As an undergraduate fitness and wellness-management student, Andersen was a research assistant for BYU associate professor Iain Hunter (BA ’96), who also serves as a designated biomechanist for USA Track & Field. Hunter had received funding to study steeplechase, a track-and-field oddity with its seven and a half laps—each featuring four hurdles and one 12-foot-long water pit. Hunter’s objective was to determine the optimal techniques for the water jump, the trickiest part of the course.
Hunter’s first assignment for Andersen was to look, frame by frame, at film of runners as they approached and cleared the water barrier. For each frame, Andersen placed a dot on the runner’s toes, heels, knees, hips, hands, elbows, shoulders, and neck. The sequence of marked-up frames, shot from three camera angles, allowed Hunter and Andersen to statistically determine the motions that work best. To their surprise, they found that technique is not nearly as important as approaching the barrier at high speed.
Hunter says Andersen performed seven times the workload expected of a typical research assistant in her work on this project.
“If I’m going to invest in something,” Andersen says simply, “I’m going to be good at it and do my best.”
Her efforts were rewarded when Andersen, as a graduate student, presented the findings at the 2005 annual meeting of the American College of Sports Medicine in Nashville, Tenn. An expanded report on their work was published in June 2008 in the Journal of Sports Science and Medicine, with Andersen as a coauthor.
The conference in Nashville also marked a symbolic milestone in Andersen’s path to physical recovery: just nine months after her accident she won the women’s 5K race organized for conference attendees. That small victory lies somewhere between requiring the assistance of a walker and turning pro with a contract from Nike.
Desire and Grit
The camaraderie among athletes at the Olympic Training Center is evident in the noisy chatter filling the cafeteria at lunchtime. Today’s menu includes Filipino dishes like sinigang beef, pancit noodles, and chicken adobo, served in honor of the visiting Philippine Olympic Committee. A group of 6-foot-and-over women from the rowing team sit down next to Andersen and talk about their last trip to the beach.
This is not the first time Andersen has been among such elite athletic company. Though women’s steeplechase was not an official event in the Athens Olympics, the race was included in the 2004 Olympic Trials—Andersen’s last race before her accident. Her performance in that race revealed the depths of her competitive drive.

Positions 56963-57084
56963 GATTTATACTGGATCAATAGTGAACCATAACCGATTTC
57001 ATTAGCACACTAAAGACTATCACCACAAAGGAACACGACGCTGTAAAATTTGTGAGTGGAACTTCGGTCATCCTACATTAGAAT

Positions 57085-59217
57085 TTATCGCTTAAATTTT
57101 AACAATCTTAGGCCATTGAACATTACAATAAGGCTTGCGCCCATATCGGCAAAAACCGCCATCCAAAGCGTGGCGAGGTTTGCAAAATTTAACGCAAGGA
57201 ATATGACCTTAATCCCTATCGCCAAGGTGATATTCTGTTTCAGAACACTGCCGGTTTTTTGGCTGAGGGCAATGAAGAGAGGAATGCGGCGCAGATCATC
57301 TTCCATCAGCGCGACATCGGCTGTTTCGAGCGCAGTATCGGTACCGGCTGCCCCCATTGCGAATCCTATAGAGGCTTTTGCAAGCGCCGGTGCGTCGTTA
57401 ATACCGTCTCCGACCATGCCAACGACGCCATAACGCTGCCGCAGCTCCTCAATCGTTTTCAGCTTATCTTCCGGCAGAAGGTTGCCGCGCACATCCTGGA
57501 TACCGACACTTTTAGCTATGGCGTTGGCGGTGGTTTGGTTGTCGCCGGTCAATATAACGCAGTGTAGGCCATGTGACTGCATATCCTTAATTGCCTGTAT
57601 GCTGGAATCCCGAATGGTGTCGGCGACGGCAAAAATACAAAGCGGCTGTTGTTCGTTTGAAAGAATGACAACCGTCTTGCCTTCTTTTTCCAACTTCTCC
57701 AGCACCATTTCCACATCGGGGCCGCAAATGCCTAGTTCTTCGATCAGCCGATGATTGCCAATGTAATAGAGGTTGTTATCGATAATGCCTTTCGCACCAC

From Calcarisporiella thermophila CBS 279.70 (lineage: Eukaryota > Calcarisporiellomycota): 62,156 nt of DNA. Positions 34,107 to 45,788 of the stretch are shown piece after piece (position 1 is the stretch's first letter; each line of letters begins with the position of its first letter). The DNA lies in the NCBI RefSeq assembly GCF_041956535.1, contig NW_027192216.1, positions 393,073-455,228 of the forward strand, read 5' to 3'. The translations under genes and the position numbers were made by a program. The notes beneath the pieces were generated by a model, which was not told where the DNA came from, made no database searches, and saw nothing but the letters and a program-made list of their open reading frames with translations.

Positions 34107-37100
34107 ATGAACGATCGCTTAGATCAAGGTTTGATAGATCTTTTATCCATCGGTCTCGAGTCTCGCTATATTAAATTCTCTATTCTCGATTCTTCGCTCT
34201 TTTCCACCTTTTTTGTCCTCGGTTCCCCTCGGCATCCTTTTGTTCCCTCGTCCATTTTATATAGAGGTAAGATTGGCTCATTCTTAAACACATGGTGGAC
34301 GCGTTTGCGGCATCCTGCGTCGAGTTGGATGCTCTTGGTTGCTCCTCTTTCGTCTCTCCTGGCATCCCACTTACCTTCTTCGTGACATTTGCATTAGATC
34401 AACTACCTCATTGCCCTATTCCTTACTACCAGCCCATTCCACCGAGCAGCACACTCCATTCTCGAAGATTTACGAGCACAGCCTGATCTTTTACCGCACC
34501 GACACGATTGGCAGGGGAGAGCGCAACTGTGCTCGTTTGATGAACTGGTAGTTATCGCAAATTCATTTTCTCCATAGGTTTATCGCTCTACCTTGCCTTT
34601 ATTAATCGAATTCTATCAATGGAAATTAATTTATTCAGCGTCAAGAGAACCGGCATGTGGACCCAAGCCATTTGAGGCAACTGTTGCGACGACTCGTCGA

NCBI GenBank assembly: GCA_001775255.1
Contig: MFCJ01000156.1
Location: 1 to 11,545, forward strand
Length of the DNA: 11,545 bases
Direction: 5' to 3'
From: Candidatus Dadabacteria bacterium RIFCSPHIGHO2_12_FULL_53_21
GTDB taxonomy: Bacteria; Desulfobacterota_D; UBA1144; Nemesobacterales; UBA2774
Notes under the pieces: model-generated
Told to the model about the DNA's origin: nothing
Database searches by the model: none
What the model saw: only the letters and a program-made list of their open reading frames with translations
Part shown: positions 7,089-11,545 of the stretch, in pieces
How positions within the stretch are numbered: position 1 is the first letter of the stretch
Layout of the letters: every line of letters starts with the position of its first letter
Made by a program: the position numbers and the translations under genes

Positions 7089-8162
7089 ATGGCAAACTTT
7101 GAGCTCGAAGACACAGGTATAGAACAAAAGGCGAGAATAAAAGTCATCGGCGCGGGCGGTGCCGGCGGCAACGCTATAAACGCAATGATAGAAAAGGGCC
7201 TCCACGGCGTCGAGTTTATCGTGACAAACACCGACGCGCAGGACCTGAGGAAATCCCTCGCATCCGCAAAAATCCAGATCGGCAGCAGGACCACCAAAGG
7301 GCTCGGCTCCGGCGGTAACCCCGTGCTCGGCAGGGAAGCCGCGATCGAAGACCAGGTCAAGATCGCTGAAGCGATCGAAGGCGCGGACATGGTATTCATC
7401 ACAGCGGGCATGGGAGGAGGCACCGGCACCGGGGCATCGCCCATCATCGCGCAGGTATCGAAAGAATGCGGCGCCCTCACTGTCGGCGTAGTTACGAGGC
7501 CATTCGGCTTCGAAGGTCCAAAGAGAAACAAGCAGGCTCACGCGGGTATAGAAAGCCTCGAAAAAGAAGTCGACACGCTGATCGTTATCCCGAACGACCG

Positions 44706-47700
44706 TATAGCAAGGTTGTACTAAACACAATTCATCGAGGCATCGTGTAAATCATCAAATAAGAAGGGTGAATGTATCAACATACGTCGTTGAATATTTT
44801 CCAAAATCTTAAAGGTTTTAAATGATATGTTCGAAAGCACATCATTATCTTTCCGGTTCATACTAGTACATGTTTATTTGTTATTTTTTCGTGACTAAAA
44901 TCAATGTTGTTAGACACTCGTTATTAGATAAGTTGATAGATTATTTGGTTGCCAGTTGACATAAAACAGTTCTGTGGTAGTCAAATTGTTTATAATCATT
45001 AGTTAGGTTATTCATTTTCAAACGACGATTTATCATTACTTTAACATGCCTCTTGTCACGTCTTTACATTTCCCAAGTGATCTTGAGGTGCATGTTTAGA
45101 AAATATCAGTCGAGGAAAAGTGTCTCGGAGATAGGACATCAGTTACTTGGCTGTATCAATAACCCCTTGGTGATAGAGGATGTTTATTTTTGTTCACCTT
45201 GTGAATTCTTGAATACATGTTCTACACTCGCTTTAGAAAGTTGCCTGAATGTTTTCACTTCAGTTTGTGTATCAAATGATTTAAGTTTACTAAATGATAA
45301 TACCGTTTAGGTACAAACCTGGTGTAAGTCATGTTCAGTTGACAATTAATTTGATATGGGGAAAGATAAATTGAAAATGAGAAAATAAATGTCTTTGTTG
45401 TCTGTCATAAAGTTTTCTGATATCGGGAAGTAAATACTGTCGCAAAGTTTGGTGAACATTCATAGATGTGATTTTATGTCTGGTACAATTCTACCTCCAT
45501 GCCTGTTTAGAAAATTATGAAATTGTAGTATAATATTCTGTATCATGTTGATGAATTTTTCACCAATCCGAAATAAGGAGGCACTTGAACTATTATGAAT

In the final lap of the final heat, Andersen was running in second place and was on pace for a new personal best time. She cleared the water jump but landed awkwardly on her leading right foot. The landing sprained her ankle and fractured a few bones in her foot, but Andersen kept running.
Eyeing the one hurdle still between her and the finish line, Andersen braced for another shot of pain. She cleared the hurdle, but this second landing felt worse than the one that caused the injury.
From the sidelines, Coach Shane knew Andersen was running hurt. That she finished at all, he says, is due to her incredible determination. “I may never get another one quite like her. She’s an inspiring story.”
Crossing the finish line third, Andersen was carried off the track as her foot quickly ballooned. Officially she placed second because of another runner’s disqualification. If her foot had held up, perhaps she would have won.
Just as the foot injury didn’t cut short her race, it didn’t derail Andersen’s longer-term training plan, looking forward to 2008, when steeplechase would make its Olympic debut. She quickly adopted a cross-training regimen to keep in shape as her foot healed. It was the same training plan that led Andersen and her brother to bike the Alpine Loop on Labor Day weekend.
For her afternoon workout, Andersen does a series of flexibility drills on the Olympic Training Center track, which overlooks a lake where the rowers practice. Under Coach Terrance Mahon, Andersen’s winter routines were designed to build up resistance to injuries. Now she’s adding more hurdle drills, followed by several races leading up to the trials.
“If we can get Kassi to the line healthy and ready to race, then I think that she has as good a shot at making the Olympic team as any of America’s current top steeplechasers,” Mahon says.
In between drills, Andersen takes a break and discusses the crowd of runners she will compete against in July, putting them in three categories. There’s the handful of runners who dominated last season. Next is a group of more veteran runners. Then comes the crop of newcomers that nobody recognizes, at least not yet. Andersen predicts that one of these unknowns will make a name for themselves with a strong performance.
“I don’t think many runners have their eye on me because I’ve been out of the limelight for a while,” Andersen says, though she was named an All-American in both 2006 and 2007. “It doesn’t bother me. As long as you are there when it counts, it doesn’t matter what you did a year ago or three months ago.”
Those sentiments, and the determination that fueled her journey back to the track, strike a familiar chord: all that matters is gaining enough speed for the barrier that’s in front of you.
Joseph Hadfield is a media relations manager for BYU’s University Communications.
Note: As this magazine was nearing press time, Andersen competed in the Olympic trials. See “Being More,” to read how she fared.
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BYU Olympian Watch
Kassi Andersen is just one of many athletes with BYU ties who are participating in Olympic trials this summer. Who will make the team? Who will medal? Track the progress of BYU’s Olympic hopefuls at magazine.byu.edu/olympics.